Help with Bereavement and Loss
Losing someone or something you love can be a deeply painful experience. Feeling sad and like the pain will never end are normal responses to bereavement and loss. They comprise the process of grief or grieving. Grief is a natural response to loss. Typically, the more significant the loss and the stronger the attachment to that person/thing, the greater the experience of grief will be.
Usually we associate grief with the death of a loved one. Whilst this is invariably the most intense type of grief, any type of loss can lead to a grieving response, including:
• Divorce or the end of a relationship
• Loss of health
• Loss of financial stability
• Loss of a pet
• Serious illness in a family member
• Loss of a friendship
• Loss of safety after a trauma
• Selling the family home
• A child with a learning disability or significant health problems
Grieving is a highly personal and individual process, there is no ‘right’ way to grieve. How you grieve is likely to be affected by the nature of the loss, your personality, your life experience, and your coping style as well as by family/community/religious beliefs regarding grief. There is also no timetable for the grieving process to follow although more significant losses, like losing a close attachment figure, are likely to lead to longer periods of grief.
Stages of Grief
In 1969, a psychiatrist called Elisabeth Kubler-Ross, introduced a model for describing the stages of grief. This was in response to studying the feelings of people facing terminal illness. These stages are:
• Shock: Numbness, hard to accept that this has happened
• Denial: This can’t be happening to me
• Anger: Why is this happening? Who is to blame
• Bargaining: Looking for a way out or trying to negotiate an alternative
• Depression: I can’t go on with this sadness, it is too much
• Acceptance: Accepting of the loss, ready to integrate the loss into life going forward
For someone who is grieving, it is sometimes helpful to know that if they are experiencing these feelings, they are normal. However, not everyone experiences these stages. It is not true that you need to progress through these stages in order to resolve your feelings of loss. Even if you do experience some or all of these stages, you will not progress through them in a sequential manner and it is entirely normal to revisit earlier stages along the way.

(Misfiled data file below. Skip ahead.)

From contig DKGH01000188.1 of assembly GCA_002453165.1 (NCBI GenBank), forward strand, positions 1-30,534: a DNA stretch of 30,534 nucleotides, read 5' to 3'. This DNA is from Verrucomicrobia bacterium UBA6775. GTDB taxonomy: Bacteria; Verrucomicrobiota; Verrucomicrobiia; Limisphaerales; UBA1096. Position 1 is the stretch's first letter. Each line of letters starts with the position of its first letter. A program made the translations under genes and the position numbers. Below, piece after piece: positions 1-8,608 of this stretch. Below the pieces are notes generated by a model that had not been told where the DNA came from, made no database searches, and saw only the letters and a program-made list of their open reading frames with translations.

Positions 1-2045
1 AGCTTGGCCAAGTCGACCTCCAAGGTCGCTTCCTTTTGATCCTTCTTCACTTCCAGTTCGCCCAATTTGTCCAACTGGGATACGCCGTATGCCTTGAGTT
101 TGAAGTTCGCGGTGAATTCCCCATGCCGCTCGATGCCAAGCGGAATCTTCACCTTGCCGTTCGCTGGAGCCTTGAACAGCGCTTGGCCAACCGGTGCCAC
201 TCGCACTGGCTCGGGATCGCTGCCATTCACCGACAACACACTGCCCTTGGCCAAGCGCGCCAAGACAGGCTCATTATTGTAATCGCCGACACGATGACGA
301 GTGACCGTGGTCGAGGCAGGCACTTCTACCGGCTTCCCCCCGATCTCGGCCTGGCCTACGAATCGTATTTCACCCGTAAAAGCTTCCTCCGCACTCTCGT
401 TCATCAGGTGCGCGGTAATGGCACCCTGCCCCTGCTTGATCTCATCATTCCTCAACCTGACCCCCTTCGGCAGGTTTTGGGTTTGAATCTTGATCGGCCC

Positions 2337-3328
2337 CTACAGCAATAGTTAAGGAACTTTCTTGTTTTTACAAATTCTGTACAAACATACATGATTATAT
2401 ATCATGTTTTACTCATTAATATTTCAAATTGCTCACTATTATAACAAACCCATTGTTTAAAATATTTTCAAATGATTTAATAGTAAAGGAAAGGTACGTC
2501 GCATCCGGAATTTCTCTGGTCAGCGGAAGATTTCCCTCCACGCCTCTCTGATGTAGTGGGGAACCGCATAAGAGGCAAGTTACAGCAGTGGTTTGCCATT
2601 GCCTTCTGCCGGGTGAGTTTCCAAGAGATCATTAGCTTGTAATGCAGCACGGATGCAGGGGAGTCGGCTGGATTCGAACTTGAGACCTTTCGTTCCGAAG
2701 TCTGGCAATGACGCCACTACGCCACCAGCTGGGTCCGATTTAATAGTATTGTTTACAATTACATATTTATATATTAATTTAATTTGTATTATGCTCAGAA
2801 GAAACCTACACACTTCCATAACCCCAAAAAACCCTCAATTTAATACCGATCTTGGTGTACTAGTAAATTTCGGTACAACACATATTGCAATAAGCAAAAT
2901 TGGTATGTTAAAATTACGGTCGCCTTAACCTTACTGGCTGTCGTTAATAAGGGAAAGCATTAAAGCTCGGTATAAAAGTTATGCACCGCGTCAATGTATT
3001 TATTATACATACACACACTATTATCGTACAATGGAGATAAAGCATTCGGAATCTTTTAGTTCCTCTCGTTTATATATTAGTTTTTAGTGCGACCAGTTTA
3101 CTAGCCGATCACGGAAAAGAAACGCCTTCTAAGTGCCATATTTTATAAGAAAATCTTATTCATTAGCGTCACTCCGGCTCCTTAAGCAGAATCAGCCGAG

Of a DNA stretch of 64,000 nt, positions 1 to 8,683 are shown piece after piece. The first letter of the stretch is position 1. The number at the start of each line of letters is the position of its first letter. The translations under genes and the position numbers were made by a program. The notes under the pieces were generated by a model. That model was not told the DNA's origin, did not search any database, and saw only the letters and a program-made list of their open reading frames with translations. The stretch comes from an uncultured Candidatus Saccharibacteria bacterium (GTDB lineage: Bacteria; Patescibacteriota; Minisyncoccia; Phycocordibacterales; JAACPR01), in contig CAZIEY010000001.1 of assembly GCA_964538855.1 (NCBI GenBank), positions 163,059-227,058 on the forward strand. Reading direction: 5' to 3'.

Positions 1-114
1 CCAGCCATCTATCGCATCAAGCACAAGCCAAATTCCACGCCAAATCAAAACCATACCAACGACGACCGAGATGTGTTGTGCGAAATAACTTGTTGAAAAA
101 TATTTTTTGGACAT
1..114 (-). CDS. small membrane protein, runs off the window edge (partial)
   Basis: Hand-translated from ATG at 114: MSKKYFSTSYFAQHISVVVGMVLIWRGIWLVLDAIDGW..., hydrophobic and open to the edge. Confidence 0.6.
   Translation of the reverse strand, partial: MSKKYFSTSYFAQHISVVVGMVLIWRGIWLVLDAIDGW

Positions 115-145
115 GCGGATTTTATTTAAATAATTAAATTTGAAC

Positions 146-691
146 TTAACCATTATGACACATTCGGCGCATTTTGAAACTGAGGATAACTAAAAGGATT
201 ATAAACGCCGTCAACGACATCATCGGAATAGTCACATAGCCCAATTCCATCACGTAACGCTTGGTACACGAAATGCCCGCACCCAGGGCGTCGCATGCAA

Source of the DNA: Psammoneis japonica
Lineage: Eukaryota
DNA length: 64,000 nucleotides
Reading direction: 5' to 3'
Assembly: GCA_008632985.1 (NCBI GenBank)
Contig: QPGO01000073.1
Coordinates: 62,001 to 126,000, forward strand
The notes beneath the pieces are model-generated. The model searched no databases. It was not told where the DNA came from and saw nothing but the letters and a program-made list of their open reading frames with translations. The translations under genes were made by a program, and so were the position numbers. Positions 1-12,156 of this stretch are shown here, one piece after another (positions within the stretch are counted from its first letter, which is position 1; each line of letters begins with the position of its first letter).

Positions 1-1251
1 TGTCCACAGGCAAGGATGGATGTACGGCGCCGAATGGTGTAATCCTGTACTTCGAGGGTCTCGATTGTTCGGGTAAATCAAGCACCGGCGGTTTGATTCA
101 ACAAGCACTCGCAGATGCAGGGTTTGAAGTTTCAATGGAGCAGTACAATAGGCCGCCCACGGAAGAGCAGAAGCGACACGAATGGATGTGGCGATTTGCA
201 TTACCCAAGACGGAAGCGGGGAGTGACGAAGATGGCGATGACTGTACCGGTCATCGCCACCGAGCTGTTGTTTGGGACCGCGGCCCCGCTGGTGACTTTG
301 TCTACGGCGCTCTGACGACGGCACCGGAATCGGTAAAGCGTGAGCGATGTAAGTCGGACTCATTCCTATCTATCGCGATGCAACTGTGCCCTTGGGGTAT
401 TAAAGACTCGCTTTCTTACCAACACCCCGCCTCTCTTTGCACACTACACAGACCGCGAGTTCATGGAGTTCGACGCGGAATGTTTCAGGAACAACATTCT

Instead of thinking of stages of grief, it can be useful to think of grieving as a roller coaster, with highs and lows, ups and downs. Usually, the early stages are more difficult with the lows being deeper and longer. However, over time the difficult periods tend to lessen, becoming less intense and being briefer in duration.
When to seek Counselling and Psychotherapy:
It is important when grieving to access the support of other people and to make sure that you do not isolate yourself. Sharing your loss and sadness make these feelings easier to bear. Frequently, people find that friends and family, the support of a group or of a faith, are all they need to support them through bereavement. However, occasionally additional support may be needed. Sometimes, people feel that they do not want to burden their families and friends with their feelings or that they are aware that their nearest and dearest are unsure at how to best support them. Psychotherapy and counselling can also be helpful when the grief is complicated by other circumstances, for example, a difficult relationship that was never resolved; finding out information following the death that was not known before; renewed grief long after the initial loss due to re-stimulating events in current life as well as other reasons.
On occasion, a process of what is known as complicated grief can occur. Complicated grief leads to an experience of being stuck in an intense period of mourning. The signs of complicated grief include:
• Intense yearning and longing for your loved one
• Intrusive thoughts of the deceased
• Extreme anger and bitterness
• Feeling that life is empty and meaningless
• Imagining your loved one is still alive and searching for them in familiar places
It is time to seek help with grief if you experience some of the above or if you find yourself feeling
• Life isn’t worth living anymore
• You wish you had died too
• You are to blame
• Unable to function in your daily life
How Psychotherapy and Counselling can help:
Talking to an impartial, neutral but empathic and understanding person can help make sense of complicated emotions. Having feelings understood and normalised can itself be a healing process. Being able to express how you feel, especially if your emotions are confusing, conflicting or you think you ‘shouldn’t’ have them can help resolve them and lead to a state of integration and acceptance. It is difficult to predict how many sessions will be needed when working with grief and bereavement but often 6-8 sessions will be sufficient and enough for you to feel able to proceed with your life and manage your feelings on your own. Occasionally though, talking through the bereavement may lead to an awareness of other issues in your life which are unresolved and then a longer period of work may be needed.
If you would like to arrange an initial session or contact me about any of the other services mentioned in these pages
I practice within Sheffield from a venue in S7.